Start Closing Sales Tip #3: Get rid of the rabble.
This tip builds on the earlier two points: Getting rid of the rabble may sound kind of mean, but it’s so critical. Salespeople often come across these middling prospects who kind of seem like they could maybe be someone to work with, and they spend all this time trying to sell them because—eh, they’re right in front of us, so why not?
Top-performing salespeople know not to fall into this trap. Instead, they determine whether someone is a fit up front. Those middling prospects—the rabble—are quickly determined not to be fits, and they’re gotten rid of.
Don’t be distracted by all of these different potential opportunities, most of which are kind of junk. Get rid of the rabble and focus on those people that are truly ideal prospects so you can start closing sales.
Start Closing Sales Tip #4: Disqualify prospects.
If you’ve been in my world for some time, you’ve heard me use the term disqualifying prospects. Disqualifying prospects is, quite simply, essential to closing sales.
Still, even some of my best clients who follow my advice come back to me and say, “Marc, I used the disqualification process, trying to get rid of those people that aren’t a fit. But I’m still coming across some people, and holding onto some prospects, that may or may not be a fit after all. What am I doing wrong?”
Most of the time, the problem is that people aren’t disqualifying prospects early enough in the sales process. If you wait until the sale is underway, or until you’ve spent time and effort on a prospect, then the disqualification process can’t work the way it’s supposed to. The whole point is to use it up front, so you can avoid unnecessary time and effort spent with bad fits.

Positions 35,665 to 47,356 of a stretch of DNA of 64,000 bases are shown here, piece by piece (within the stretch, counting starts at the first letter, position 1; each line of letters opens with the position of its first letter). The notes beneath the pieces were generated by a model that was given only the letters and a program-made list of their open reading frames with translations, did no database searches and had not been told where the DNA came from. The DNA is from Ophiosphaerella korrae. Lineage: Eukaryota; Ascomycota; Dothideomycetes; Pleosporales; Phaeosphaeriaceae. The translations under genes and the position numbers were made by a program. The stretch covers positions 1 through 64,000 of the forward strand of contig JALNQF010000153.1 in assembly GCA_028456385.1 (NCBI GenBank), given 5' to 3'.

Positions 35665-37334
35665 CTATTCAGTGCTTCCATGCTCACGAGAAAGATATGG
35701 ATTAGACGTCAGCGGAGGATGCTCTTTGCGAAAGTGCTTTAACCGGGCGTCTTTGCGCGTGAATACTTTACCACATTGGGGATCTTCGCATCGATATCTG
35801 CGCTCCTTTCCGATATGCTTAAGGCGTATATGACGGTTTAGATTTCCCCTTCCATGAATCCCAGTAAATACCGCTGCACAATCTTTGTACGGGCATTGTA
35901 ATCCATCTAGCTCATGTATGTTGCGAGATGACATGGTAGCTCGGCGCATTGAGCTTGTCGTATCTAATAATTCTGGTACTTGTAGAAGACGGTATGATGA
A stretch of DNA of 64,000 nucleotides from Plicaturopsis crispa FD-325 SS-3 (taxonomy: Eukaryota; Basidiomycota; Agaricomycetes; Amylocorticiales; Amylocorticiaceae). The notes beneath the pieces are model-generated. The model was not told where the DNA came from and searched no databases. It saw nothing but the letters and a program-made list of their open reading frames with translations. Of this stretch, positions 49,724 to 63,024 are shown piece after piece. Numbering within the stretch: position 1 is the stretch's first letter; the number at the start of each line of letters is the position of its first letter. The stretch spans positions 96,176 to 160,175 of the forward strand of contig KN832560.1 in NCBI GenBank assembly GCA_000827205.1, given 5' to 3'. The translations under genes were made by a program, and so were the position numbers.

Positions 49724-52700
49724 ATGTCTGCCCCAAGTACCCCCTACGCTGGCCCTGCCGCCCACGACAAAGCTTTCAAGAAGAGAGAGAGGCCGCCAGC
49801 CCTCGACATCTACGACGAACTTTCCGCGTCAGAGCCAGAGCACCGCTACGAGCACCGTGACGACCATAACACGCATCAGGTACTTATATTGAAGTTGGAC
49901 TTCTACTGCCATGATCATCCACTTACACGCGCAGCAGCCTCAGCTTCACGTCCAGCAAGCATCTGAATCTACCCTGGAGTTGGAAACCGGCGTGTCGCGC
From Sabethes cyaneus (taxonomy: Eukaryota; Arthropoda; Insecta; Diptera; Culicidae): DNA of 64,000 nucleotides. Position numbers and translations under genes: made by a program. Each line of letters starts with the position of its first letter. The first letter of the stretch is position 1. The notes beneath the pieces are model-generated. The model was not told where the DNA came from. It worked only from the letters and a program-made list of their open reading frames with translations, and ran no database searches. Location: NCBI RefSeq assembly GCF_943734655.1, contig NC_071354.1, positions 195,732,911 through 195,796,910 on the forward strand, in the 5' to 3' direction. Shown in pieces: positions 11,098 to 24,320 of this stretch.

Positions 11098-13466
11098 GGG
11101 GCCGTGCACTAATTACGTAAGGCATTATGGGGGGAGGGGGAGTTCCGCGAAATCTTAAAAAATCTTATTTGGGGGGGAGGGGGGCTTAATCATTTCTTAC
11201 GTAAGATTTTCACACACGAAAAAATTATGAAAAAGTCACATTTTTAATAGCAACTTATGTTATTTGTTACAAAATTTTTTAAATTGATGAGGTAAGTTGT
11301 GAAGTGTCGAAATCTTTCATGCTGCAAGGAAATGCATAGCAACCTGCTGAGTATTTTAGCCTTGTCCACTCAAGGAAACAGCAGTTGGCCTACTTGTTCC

What we want to do is spend the very early part of the sale disqualifying people that are not a good fit. Get rid of them during that very first conversation.
It’s so liberating to determine early on in a sale, “You know what? This person is really not a fit for what we have. They don’t have the money or they’re not really the qualified decision maker or they don’t have the challenges will solve.” Once we determine that, we can disqualify them right away.
By the way, if the prospect is not the decision maker, that doesn’t mean you just suddenly say, “Eh, you’re not the decision maker. Go away.” But you also don’t want to go through the entire sales process with that person, presenting to them and expecting a decision—only to hear them say, “Great. Now I need to go run this by my boss.”
Instead, disqualify prospects like this and then determine a good next step to get you on your way to closing sales. In this case, it may mean getting an introduction to their boss, or to someone else in their organization who can actually make a decision. If that can’t happen, it may just mean moving on and forgetting about them.